20. Property-listing task: “Name all the properties you can think of that are true of…” Watermelon Green, round, heavy, buy them in the summer, etc. Half of a watermelon Pink, has seeds, wet, sweet, heavy, etc. Responses depend in part on imagery. (From Wu, 1995, cited in Goldstone & Barsalou, 1998) More evidence of mental imagery HKU

  21. Mental representations • Cognitive psychologists (mostly) agree that: • Human information processing depends on the mental representation of information. • But they disagree (frequently) on: • What is the nature of mental representations? HKU

  22. Memory What processes and representations are involved in the storage and retrieval of information? HKU

  23. The magical number 7 ± 2 (Miller, 1956) “Chunking”, schemas, and elaboration How many numbers can you remember? 1 4 9 2 1 7 7 6 1 8 4 1 1 9 9 7 1492 1776 1841 1997 HKU

  24. Schemas • Person Schemas: we use personality categories to classify people and these often lead us to infer properties that aren’t present (prejudices, stereotypes). • Also Event and Place Schemas. • Dining in a restaurant • Lecturer’s office HKU

  25. Example: What objects are in this office? Brewer & Treyens, 1981 HKU

  26. Schemas can affect memories • Subjects spent less than a minute in the room. • Most recalled a chair and a desk. • About 1/3 recalled books. • There were no books in the office. HKU

  27. Attention Selecting the right information from the world. HKU

  28. Automatic Involuntary Fast Effortless Controlled Voluntary Slower Takes effort Automatic vs. Controlled processing • Automatized • More automatic • Faster • Takes less effort HKU

  29. Stroop Effect HKU

  30. Cat Mail Fish Watch Desk Stroop Effect Wish Bird Mouse Phone Ear Shoe Hat Hand Bag Pin Screen Face Card Wire Dog HKU

  31. Red Yellow Blue Green Blue Stroop Effect Blue Blue Yellow Blue Yellow Green Red Green Yellow Red Yellow Green Red Red Green After Stroop (1935) and Coren & Ward (1989) HKU

  32. Next Week Perception • Top-down vs. Bottom-up Processing • Perception and categorization • Please look at • Papathomas, T. V. (1999). The brain as a hypothesis-constructing-and-testing agent. In Lepore, E. & Pylyshyn, Z. (Eds.) What is Cognitive Science (pp.230-247). Oxford, Blackwell. HKU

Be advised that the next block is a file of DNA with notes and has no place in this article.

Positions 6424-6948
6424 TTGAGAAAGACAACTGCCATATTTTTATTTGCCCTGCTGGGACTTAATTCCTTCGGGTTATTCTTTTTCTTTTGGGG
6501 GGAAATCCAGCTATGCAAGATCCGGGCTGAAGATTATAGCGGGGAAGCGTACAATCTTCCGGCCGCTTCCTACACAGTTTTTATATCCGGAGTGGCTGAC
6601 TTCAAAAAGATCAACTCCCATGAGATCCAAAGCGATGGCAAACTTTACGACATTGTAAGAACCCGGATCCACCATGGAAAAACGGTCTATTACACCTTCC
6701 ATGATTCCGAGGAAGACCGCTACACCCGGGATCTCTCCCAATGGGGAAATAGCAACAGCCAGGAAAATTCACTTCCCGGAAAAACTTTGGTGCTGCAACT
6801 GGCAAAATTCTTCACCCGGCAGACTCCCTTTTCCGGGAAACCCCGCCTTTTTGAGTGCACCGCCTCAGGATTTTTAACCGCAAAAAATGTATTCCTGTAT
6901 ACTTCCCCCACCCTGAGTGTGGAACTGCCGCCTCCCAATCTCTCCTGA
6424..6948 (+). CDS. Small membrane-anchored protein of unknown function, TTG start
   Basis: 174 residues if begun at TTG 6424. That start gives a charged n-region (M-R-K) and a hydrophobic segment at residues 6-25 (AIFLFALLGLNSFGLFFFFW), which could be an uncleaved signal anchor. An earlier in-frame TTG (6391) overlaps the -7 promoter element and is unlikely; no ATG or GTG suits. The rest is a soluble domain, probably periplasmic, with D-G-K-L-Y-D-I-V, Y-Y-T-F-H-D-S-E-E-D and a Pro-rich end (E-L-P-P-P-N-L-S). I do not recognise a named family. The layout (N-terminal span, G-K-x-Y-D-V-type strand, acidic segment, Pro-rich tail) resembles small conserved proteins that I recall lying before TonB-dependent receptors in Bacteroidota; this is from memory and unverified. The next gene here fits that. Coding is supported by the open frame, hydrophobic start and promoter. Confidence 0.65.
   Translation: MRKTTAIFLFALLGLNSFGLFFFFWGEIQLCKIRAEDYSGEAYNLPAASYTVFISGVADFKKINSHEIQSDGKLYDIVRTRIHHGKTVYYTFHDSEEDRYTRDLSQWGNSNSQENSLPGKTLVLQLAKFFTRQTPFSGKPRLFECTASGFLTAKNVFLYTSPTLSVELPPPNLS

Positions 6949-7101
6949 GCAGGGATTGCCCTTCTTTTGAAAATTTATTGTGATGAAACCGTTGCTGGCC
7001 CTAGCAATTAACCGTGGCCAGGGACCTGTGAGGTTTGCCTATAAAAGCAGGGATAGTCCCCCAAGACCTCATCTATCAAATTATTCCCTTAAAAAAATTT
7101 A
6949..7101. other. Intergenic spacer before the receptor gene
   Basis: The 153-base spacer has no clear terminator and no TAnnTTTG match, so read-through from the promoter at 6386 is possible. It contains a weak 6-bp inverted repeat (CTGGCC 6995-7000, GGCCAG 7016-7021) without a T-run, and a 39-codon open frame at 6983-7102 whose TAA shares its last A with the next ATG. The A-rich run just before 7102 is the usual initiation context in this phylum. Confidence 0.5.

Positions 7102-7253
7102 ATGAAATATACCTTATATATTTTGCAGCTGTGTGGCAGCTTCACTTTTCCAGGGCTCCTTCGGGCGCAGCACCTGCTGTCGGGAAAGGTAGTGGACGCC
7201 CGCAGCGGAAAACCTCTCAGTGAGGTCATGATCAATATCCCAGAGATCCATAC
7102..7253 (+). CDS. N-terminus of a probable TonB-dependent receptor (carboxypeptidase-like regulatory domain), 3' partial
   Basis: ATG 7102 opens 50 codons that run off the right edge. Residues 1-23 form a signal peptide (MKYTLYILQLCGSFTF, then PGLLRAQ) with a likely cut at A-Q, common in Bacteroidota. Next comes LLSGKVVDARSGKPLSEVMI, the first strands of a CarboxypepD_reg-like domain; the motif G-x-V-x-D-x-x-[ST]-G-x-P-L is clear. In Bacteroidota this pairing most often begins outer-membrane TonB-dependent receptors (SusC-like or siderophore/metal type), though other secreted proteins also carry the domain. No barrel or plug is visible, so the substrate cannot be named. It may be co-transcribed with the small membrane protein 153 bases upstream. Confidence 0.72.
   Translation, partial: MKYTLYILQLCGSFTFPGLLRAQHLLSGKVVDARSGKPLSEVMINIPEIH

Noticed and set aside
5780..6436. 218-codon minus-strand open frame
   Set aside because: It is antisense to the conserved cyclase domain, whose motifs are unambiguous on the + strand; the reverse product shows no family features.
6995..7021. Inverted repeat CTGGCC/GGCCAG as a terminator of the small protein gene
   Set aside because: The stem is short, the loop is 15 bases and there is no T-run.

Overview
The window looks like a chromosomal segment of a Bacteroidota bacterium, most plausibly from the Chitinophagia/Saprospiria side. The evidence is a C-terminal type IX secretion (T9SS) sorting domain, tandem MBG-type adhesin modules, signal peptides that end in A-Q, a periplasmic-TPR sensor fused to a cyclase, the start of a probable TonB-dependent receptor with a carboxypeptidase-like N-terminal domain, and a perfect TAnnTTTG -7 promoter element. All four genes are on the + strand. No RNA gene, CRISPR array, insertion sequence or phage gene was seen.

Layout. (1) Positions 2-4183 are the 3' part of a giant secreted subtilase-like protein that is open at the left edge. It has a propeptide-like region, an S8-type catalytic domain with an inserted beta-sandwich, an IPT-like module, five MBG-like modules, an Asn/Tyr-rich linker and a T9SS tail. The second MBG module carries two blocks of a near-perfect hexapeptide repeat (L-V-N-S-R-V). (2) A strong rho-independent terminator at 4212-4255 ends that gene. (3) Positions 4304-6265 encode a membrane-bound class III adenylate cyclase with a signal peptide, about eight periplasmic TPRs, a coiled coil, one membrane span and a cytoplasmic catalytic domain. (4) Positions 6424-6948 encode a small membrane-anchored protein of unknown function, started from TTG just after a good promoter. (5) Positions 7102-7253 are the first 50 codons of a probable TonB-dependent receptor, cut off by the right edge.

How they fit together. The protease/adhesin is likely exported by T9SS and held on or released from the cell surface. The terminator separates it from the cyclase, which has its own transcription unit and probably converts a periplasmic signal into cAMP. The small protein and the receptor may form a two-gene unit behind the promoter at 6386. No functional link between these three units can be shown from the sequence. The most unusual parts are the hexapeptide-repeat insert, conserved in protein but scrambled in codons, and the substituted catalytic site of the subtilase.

33. Bibliography • Barsalou, L. W. Cognitive Psychology: An Overview for Cognitive Scientists. Hillsdale, NJ, Lawrence Erlbaum and Associates. • Coren, S. & Ward, L. M. (1989). Sensation and Perception, Third Edition. Fort Worth, NJ, Harcourt Brace Jovanovich. • Goldstone, R. L., & Barsalou, L. W. (1998). Reuniting perception and conception. Cognition, 65, 231-262. • Lee, Y.-S., Vakoch, D. A., & Wurm, L. H. (1996). Tone perception in Cantonese and Mandarin: A cross-linguistic comparison. Journal of Psycholinguistic Research, 25, 527-542. • Medin, D. L. & Aguilar, C. (1999). Categorization. In Wilson, R. A. & Keil, F. C. (Eds.) The MIT Encyclopedia of the Cognitive Sciences (pp. 104-106). Robert A. Wilson and Frank C. Keil. Cambridge, MA, MIT Press. • Miller, G. A. (1956). The magical number seven plus or minus two: Some limits on our capacity for processing information. Psychological Review, 63, 81-97. • Shepard, R. N., & Metzler, J. Mental rotation of three-dimensional objects. Science, 171, 701-703. • Stroop, J. (1935). Studies of interference in serial verbal reactions. Journal of Experimental Psychology, 18, 624-643. • Wu, L., (1995). Perceptual Representation in Conceptual Combination. Doctoral dissertation, University of Chicago HKU